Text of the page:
I can't totally agree with Richik. Why is it important to have a genre defined for a book? Genres are meant to profile a book and it's not necessary that every book falls into some predefined classification. But I do agree with Richik that this book, The Ekkos Clan, may not fit into the genre of a thriller - there's no car chase at 120kmph in some tunnel or some psycho wielding a dagger and hunting out people from dungeons to kill ... :) - but then I was indeed thrilled to discover many thing...
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Arav Arora

19 Jul, 2013

14
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5

I lived the book as I read it!

When I started reading the book, it almost felt like I was living it! The book transported me to familiar places in California sometimes and then to partition-time Bengal at others - an unfamiliar world which felt very real nonetheless. Rich in details about many subjects like history, astronomy and linguistics, every page had a new surprise. Romantic, Enigmatic, Thrilling, Informative - The Ekkos Clan is a delightful read!
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Parul Gupta

18 Jul, 2013

14
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5

Identity and Violence

This title of a book of Amartya Sen’s kept coming to my mind while reading Ekkos Clan. The author has used a snippet of another book “Argumentative Indian” by Sen. But the theme of Ekkos Clan revolves round identity and violence. Very subtly the book touches upon a very important point about the identities of civilizations and cultures. It tries to show to the world that at the end of the day no identity is a singular identity. It’s always a collage of several identities, where superiority or...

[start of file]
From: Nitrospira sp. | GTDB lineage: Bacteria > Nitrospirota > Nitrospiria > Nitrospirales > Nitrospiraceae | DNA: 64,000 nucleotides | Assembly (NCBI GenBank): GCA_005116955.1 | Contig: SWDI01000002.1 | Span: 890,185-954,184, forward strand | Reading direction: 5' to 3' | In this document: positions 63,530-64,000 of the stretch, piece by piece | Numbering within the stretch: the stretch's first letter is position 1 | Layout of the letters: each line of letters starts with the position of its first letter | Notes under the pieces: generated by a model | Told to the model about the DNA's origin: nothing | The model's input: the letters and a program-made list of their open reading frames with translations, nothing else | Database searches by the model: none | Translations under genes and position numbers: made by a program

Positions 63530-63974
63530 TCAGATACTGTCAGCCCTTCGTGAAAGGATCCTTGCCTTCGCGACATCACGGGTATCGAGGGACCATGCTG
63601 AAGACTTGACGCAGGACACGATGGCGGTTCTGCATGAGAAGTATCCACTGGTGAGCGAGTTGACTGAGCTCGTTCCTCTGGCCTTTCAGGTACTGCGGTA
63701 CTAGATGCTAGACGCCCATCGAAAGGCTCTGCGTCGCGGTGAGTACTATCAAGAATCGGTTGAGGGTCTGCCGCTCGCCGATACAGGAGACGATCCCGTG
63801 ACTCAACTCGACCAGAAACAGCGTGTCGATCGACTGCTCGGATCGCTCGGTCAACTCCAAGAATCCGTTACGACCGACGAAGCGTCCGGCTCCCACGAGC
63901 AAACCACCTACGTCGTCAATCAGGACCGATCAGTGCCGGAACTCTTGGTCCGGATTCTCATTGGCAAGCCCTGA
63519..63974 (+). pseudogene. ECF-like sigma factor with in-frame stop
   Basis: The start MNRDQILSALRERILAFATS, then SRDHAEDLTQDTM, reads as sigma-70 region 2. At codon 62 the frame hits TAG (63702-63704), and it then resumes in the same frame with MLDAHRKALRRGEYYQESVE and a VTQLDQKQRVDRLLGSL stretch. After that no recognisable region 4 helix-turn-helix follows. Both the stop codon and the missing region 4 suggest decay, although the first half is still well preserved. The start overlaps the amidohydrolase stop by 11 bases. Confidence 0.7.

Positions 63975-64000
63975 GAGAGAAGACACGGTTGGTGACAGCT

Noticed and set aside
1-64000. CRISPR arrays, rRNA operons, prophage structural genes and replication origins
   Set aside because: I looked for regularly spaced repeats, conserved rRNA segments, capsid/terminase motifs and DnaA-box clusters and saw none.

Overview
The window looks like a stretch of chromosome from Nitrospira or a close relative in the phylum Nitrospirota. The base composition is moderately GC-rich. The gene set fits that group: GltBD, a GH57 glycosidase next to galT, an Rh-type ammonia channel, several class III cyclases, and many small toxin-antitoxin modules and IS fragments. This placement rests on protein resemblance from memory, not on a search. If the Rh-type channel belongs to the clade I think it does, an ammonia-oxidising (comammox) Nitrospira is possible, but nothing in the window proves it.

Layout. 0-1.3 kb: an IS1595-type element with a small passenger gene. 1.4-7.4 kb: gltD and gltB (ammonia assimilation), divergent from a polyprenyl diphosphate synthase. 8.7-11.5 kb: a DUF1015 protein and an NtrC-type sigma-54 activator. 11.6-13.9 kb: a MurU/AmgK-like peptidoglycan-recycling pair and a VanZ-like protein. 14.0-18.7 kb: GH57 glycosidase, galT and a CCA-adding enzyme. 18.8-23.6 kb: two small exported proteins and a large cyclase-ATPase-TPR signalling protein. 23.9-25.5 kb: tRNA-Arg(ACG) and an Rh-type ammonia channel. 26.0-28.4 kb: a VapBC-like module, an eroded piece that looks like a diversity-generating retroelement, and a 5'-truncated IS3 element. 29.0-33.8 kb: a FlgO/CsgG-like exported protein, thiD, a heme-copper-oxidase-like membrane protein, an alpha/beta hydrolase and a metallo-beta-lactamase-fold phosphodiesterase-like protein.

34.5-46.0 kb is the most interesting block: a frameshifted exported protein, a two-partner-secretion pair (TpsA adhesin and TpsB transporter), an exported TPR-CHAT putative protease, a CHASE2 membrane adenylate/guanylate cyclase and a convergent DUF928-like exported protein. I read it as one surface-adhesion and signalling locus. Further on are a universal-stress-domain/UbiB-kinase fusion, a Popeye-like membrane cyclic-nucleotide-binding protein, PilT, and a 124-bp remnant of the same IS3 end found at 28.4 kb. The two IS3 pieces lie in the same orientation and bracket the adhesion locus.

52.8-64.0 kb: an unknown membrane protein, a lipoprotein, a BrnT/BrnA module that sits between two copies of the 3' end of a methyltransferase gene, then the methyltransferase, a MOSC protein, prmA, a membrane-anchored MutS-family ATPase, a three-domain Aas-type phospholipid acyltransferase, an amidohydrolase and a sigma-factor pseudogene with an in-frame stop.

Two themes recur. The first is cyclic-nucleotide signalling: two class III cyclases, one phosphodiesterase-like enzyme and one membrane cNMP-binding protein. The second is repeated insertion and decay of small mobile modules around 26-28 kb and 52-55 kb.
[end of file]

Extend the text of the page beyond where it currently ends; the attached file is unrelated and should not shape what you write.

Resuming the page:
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Tithi Mitra

16 Jul, 2013

14
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4

Pakistan in a new light

One very interesting aspect of the book is that it portrays Pakistan in a totally different light. It uses ancient Indian history as the backdrop, but practically deals with a region which is now Pakistan. It's an irony that the most precious book of the Hindus came from Pakistan and not only that, the fact that there's still a living clan somewhere in the Hindukush who can claim to the oldest Hindus, is really an interesting thing. History and real facts have been very well exploited to crea...
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Kavash Rohail

21 Jul, 2013

13
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5

There's no Hindu bashing

I can't agree with one comment which says that there's some level of Hindu bashing in the book. Yes, there's a group called "Hiranyagarbha Bharat", which has been trying to kill an entire family, where ever they go - Bangladesh, Calcutta, US -, for seventy five years, and that group takes inspiration from German Aryanism and Nazism, but that's not Hindu bashing.

There are still lot of people, educated included, in India who do believe in crazy things like - Ramayana and Mahabharata are real...
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Himan Dutt

21 Jul, 2013

13